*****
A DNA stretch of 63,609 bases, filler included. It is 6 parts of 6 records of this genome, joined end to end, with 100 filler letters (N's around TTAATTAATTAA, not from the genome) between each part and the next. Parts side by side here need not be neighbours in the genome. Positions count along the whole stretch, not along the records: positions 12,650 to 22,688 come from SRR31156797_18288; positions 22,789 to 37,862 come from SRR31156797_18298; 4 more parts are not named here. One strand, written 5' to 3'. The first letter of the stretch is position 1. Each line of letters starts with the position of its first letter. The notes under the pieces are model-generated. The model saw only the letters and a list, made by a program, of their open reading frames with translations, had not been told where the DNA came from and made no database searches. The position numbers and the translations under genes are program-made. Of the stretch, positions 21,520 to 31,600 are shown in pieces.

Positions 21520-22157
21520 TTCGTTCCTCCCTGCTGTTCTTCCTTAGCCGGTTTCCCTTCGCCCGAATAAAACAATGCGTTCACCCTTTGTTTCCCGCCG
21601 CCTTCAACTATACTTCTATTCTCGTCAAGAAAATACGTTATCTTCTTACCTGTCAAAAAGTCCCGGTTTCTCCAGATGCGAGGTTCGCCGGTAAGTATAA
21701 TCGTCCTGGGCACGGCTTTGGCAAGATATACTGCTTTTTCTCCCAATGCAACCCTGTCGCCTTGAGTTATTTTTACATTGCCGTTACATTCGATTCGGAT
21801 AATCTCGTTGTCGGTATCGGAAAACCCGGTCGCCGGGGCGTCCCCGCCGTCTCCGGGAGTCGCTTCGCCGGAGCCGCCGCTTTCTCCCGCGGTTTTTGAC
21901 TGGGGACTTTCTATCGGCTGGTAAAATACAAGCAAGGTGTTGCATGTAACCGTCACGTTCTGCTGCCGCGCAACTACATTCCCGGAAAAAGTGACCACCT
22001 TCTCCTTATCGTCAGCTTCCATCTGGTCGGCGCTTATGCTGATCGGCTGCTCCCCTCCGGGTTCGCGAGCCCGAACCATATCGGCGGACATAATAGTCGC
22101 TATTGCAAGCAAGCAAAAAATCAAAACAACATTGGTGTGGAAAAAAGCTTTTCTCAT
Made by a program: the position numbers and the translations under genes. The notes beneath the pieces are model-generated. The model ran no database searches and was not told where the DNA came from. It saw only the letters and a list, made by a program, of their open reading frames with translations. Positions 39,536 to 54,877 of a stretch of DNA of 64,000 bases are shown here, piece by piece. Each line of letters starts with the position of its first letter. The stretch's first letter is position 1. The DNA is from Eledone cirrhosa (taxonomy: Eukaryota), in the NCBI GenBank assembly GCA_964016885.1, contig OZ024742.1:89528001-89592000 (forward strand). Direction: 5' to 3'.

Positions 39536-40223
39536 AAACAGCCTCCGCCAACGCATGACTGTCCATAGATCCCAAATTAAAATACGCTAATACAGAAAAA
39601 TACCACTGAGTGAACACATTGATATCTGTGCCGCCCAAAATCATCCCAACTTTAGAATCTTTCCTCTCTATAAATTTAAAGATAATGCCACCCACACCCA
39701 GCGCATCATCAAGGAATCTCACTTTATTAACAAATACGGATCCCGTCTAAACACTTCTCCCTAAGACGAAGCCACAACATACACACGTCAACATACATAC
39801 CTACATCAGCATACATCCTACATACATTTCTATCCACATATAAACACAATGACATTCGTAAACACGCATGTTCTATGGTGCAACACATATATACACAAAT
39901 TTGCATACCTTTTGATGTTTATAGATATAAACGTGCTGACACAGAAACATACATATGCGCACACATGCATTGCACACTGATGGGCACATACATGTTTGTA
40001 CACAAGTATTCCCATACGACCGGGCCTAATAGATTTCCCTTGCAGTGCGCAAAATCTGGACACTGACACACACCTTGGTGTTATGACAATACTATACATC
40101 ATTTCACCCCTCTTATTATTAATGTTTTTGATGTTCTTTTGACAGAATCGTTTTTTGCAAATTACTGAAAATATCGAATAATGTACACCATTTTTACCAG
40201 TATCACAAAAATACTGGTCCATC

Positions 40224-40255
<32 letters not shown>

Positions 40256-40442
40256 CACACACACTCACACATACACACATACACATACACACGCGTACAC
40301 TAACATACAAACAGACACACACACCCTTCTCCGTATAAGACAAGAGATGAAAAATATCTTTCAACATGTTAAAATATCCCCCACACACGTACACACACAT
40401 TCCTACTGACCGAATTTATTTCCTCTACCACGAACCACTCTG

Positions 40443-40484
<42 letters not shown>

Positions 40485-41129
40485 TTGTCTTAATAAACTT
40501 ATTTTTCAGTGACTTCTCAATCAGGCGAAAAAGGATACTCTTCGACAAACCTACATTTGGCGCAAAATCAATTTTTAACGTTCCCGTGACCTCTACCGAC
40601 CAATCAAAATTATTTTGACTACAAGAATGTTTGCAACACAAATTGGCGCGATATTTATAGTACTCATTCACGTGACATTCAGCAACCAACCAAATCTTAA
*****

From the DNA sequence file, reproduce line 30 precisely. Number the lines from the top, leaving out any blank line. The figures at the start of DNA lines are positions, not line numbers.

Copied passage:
40501 ATTTTTCAGTGACTTCTCAATCAGGCGAAAAAGGATACTCTTCGACAAACCTACATTTGGCGCAAAATCAATTTTTAACGTTCCCGTGACCTCTACCGAC